Opera for the Unwashed: Kiez Oper’s Händel
By Andrew Cottrill . June 20, 2018
Kiez Oper aims to convert Berlin’s clubbers into opera fans.
After a few years’ hiatus, Kiez Oper is back performing a four-night run of Händel’s ‘Il trionfo del Tempo e del Disinganno’ (The Triumph of Time & Truth) at Alte Münze between 27th-30th June.
The idea is simple: bring opera back to the people with a performance, drinks and partying in a location they understand: a nightclub.
But this is no DIY, homemade affair – Kiez Oper has a world-class creative team which includes a director from the Royal Opera House in London, a conductor from the Berlin Staatsoper, and performers from world-famous opera houses around Germany. If you’ve ever been curious about opera, this is your chance.
Tickets cost 15€ and includes an after-party.
That’s the same price as normal club entry. Get your tickets here.
Kiez Oper is producer and actor Rowan Hellier (Staatsoper Berlin) and Alex J. Eccleston (Bad Bruises, The House of Red Doors), a man who’s no stranger to reinventing the Berlin club experience.
I spoke to them both about Kiez Oper, their upcoming show, and… what opera’s all about.
For opera newbies, what’s seeing one like?
Rowan: When it’s at its best, there’s nothing that compares to opera. It contains life in all its extremes, the highs and the lows and everything in between. All of the inexpressible beauty and pain of existence. In the space of an hour you can be deeply moved to tears, joyously uplifted or made to roar with laughter!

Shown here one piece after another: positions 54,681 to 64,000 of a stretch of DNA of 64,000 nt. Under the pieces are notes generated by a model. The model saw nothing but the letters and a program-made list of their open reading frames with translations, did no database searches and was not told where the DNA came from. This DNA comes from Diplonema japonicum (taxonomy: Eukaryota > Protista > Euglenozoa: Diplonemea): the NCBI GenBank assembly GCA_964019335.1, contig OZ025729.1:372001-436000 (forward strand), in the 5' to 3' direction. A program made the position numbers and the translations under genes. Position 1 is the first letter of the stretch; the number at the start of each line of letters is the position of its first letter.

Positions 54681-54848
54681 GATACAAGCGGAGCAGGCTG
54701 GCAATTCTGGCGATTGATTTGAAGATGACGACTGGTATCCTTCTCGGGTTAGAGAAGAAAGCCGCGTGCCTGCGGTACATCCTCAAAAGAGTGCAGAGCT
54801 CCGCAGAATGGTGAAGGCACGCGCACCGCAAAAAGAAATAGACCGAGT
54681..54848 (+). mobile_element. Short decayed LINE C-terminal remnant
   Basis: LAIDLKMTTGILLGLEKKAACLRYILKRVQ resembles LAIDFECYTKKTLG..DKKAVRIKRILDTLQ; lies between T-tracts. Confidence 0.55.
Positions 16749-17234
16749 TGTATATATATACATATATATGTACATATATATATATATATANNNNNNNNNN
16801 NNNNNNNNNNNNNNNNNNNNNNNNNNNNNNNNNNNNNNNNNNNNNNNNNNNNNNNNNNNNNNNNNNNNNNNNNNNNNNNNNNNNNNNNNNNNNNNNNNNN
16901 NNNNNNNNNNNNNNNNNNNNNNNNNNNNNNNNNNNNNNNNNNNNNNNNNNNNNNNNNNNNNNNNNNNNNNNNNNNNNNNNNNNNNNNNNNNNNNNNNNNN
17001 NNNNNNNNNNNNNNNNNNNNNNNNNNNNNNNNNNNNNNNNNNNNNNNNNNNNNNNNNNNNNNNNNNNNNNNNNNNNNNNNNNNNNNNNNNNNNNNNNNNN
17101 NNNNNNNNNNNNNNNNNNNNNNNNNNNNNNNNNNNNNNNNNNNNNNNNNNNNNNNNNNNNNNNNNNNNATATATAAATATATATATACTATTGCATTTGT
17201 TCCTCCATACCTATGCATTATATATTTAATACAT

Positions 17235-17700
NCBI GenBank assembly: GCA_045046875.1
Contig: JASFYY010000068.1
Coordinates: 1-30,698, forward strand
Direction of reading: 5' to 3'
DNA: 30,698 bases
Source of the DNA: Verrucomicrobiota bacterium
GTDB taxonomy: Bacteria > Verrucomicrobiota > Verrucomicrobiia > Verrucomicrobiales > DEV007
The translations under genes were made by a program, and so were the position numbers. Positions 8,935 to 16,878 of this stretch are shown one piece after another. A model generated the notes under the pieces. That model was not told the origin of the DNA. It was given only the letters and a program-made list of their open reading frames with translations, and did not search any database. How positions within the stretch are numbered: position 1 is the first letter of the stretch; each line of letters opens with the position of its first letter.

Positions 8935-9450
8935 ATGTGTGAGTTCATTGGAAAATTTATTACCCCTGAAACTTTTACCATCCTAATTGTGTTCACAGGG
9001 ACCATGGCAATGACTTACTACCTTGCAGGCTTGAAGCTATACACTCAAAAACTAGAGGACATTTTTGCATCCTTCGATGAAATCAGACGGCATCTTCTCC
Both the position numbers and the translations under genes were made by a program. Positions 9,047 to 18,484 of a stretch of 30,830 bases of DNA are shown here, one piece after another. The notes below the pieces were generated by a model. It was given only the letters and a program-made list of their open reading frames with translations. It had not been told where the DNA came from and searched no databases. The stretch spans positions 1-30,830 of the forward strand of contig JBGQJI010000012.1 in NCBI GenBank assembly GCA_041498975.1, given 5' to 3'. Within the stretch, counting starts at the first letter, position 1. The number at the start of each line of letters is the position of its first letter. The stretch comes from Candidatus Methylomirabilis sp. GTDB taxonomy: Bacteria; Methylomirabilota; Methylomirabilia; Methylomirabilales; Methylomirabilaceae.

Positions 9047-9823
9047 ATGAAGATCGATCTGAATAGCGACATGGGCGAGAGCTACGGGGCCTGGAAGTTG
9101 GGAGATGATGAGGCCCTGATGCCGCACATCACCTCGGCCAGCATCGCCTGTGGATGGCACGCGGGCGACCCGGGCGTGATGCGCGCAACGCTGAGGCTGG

With Kiez Oper, you get to experience the performers singing their hearts out up close, in an immersive production, which makes the experience even more intense. We’re aiming to grab people by the scruff of the necks and give them an emotional punch in the guts. And we want people to stick around for a few drinks and a wee party afterwards – what more could you want of an evening?!
Alex: I was almost completely new to the artform before we began this project in 2012, and the ability some of this music has to affect you emotionally is quite incredible. I would encourage anyone who has even a tiny bit of curiosity to come and experience this power in person with us.
Are there any stereotypes of opera you’d like to rebuff?
Rowan: That opera is only for a chosen elite, for those who have some knowledge of the art form before they walk through the door of a theatre. You don’t need to know the first thing about opera to enjoy it – it’s all about the emotions and stories that connect us all and make us human.